So at the same time SCO is blaming IBM for putting Unix System V code into Linux, Linus Torvalds (as the Linux copyright holder) may have a claim against SCO for putting Linux source code into SCO Unix.

But wait, there's more! Going back to the original problem of finding common code in Linux and Unix � there’s that side-by-side demonstration SCO is offering to do this week. If IBM didn't put it there, who did? An emerging theory suggests that both Linux and SCO Unix have code taken from BSD Unix, which would explain how they could be identical without one having stolen it from the other. Both code samples may have a common antecedent.

At this point, I need to say that what follows is not my idea, but a logical train of thought that was presented to me. I'll take someone else's good ideas anytime.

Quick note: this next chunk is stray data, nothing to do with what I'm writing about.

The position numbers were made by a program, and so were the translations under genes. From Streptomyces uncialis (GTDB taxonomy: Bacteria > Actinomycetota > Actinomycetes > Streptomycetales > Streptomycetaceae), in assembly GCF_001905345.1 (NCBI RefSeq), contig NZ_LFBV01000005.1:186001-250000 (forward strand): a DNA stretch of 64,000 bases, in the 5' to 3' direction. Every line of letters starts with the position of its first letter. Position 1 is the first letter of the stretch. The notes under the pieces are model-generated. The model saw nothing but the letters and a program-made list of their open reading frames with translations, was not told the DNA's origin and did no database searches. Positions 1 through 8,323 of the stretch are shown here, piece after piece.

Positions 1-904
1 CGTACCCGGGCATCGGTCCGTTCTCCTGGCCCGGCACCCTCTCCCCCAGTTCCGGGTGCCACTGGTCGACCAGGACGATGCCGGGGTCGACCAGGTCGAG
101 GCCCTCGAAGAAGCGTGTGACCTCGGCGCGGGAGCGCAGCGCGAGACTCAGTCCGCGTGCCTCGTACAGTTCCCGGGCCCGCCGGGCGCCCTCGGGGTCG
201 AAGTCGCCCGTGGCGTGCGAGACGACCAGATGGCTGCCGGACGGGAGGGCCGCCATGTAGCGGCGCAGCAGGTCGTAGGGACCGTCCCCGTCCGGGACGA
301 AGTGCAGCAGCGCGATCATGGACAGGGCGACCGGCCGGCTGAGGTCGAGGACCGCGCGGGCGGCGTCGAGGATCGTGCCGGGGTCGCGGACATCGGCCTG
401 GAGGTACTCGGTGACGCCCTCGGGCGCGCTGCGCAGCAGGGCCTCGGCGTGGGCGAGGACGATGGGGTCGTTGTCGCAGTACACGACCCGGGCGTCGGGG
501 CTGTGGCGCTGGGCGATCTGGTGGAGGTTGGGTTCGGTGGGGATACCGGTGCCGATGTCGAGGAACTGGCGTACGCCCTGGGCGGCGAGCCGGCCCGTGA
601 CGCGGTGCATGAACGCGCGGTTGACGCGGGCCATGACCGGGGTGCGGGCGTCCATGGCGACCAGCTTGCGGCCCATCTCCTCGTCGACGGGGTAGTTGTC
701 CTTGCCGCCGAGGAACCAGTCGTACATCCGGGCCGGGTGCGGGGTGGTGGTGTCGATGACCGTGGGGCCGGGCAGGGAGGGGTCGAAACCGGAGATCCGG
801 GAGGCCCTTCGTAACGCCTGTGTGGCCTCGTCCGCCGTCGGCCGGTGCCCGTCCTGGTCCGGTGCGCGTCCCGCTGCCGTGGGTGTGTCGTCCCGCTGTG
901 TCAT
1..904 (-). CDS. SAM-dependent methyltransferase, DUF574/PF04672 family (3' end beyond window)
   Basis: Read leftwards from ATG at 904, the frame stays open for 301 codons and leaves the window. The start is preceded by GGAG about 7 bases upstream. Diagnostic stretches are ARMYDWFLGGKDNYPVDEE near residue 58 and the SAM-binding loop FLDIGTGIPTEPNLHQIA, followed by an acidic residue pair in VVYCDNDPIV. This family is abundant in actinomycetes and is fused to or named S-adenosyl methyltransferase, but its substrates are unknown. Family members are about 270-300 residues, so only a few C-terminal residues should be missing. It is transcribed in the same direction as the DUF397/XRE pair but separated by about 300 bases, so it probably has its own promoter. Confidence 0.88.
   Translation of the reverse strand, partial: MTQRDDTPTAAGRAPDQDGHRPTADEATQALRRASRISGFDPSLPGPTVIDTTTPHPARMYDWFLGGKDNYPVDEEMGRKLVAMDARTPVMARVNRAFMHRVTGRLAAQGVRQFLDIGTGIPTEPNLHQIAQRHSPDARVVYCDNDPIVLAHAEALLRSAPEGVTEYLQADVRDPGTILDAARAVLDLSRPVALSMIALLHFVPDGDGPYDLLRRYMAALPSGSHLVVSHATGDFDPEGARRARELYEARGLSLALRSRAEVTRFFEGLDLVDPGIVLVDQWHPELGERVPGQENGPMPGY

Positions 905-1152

Don't tell SCO this, but if you are trying to figure out how to do Unix reasonably well, almost the last place you want to look is the System V code. Most Unix vendors had to spend several years fixing it before it was production strength.

There is at least one other possible source for Unix source code, one with an excellent reputation for quality and performance -- BSD Unix, so-called Berkeley Unix. You might remember that back in 1992, AT&T's Unix Systems Laboratories (USL) sued UC Berkeley for giving away Unix source code. Once they got to court, USL (which was by then owned by Novell, not AT&T) ended up setting very quietly, paying UC Berkeley's legal expenses in the process. Not many people seem to know why that happened.